4. I’ve heard that before leaping into the literary world, you spent time in Hollywood as a martial arts coach and a professional stunt man, among other things. Which I think makes you the most badass person I’ve ever interviewed, just FYI. Tell us a story. Did you ever jump out of a moving car? Off a burning building? I’m intrigued.

Most of the stunt work I did was of the fight choreography/getting beat up by the good guy variety, so I don’t have too many crazy stories about getting set on fire of fighting a lion to share, unfortunately. I did get thrown out of a breakaway glass window once; it was 20 floors up in the movie, but in reality I fell maybe 3 feet onto a nice, cushy mat. I also got thrown down a flight of stairs once – that wasn’t fun. Both of those scenes ended up getting cut from the movie as well, making the whole effort fruitless. But probably my most enjoyable stint doing stunts was for a movie I was in called (I’m sure you’ve heard of it) Half Past Dead Part 2, in which a prison riot broke out and the guards had to come in to try and stop it. Needless to say, the convicts end up winning the day. I played one of the guards, and it was a blast – and a little surreal – to be right in the middle of an organized, well-run, safe, planned prison riot. Everyone is standing still, the director yells “action!”, everyone starts beating each other up, the director yells “cut!” and everyone just stops. By the end of shooting that scene we all pretty much abandoned all of the choreography and just started fighting each other in earnest for as long as they’d let us. It was great.

5. What is your very favorite part of agenting? And for the sake of balance, what makes you want to cry sad agenty tears?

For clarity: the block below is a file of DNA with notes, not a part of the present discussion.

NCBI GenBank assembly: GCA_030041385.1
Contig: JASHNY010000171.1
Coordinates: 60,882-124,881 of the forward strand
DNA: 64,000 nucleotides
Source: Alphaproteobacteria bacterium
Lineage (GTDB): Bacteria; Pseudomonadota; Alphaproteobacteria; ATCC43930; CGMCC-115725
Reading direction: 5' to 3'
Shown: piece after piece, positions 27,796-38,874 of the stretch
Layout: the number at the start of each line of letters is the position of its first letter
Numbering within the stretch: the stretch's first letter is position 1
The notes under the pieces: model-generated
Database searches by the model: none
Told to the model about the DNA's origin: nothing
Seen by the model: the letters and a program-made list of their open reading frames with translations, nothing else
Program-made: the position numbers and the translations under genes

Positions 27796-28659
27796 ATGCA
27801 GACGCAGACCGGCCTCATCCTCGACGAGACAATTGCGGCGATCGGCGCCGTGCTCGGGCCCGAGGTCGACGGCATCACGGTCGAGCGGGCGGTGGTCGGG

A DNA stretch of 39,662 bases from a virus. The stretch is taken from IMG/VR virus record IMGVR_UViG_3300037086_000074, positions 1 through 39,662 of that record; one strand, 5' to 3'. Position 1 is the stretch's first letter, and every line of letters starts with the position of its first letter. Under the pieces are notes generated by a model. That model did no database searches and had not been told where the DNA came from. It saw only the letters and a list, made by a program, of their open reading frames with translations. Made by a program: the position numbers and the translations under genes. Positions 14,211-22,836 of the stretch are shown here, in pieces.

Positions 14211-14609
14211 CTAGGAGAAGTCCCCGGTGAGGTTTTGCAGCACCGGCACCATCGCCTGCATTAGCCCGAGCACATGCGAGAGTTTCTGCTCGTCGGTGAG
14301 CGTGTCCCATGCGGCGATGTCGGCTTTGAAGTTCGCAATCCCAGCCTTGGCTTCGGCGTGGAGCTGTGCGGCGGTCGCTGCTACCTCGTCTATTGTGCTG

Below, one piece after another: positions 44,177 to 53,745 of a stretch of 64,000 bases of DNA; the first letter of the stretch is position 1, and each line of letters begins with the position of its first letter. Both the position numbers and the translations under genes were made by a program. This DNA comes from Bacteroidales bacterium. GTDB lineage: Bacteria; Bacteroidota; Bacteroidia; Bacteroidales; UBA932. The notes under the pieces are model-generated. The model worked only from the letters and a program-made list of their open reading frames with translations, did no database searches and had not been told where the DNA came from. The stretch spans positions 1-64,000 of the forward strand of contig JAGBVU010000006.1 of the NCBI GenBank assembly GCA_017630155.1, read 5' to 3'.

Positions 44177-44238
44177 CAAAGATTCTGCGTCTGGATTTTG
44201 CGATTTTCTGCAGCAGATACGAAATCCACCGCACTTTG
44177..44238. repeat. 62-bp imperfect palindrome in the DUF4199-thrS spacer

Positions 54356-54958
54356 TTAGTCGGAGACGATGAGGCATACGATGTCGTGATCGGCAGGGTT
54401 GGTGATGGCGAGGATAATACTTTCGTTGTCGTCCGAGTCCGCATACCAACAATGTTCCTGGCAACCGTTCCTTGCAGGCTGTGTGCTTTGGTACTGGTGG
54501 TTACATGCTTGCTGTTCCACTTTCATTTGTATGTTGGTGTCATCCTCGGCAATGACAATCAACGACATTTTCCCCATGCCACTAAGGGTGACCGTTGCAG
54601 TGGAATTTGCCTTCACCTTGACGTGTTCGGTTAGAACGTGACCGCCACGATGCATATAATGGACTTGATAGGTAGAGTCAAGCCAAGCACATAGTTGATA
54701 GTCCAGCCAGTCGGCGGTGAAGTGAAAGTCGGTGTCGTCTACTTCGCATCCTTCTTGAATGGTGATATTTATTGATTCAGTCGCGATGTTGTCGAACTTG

Hands down my favorite part of agenting is finding a new manuscript in the slush pile that just blows me away. It happens so rarely, and you have to sift through so much stuff that isn’t quite right for you in order to get there, that when it does happen it’s just an amazing feeling. Equally as amazing is calling that author whose book you found in the slush pile to let him/her know that the book s/he wrote just got picked up by a publisher.  For the most part, working with authors is a wonderful experience, and this business exposes me to some of the coolest, weirdest, nicest, craziest, most genuine people on the planet. I’ll always be grateful for that.

As for my least favorite part of the job…it’s extremely hard to read for pleasure, which is really sad. I always have at least 1,000 pages of work reading to do at any point, and so it makes it hard to sit down and just read for the hell of it – and even when I do find a few free hours to read a book I’ve been looking to check out, I find myself editing it or reading it with my agent hat on. When you read books for a living, it kind of changes the way you read books for enjoyment.

But I feel like this question is posed in order to give authors some tips for what not to do when reaching out to an agent. In that case, I’ll say that I can’t stress enough how far a personalized query letter will go towards getting your stuff read. If I get a query in which the author clearly just cut and pasted the same letter, changed the names, and blasted it out to every agent whose email address is available online, that query immediately has a stigma attached to it. But if I get something even as simple as “when researching agents online, I was happy to see that you are currently looking for thrillers, as I have a thriller that might be right up your alley,” that immediately tells me that whoever sent me this manuscript sent it to me for a reason. That’s huge.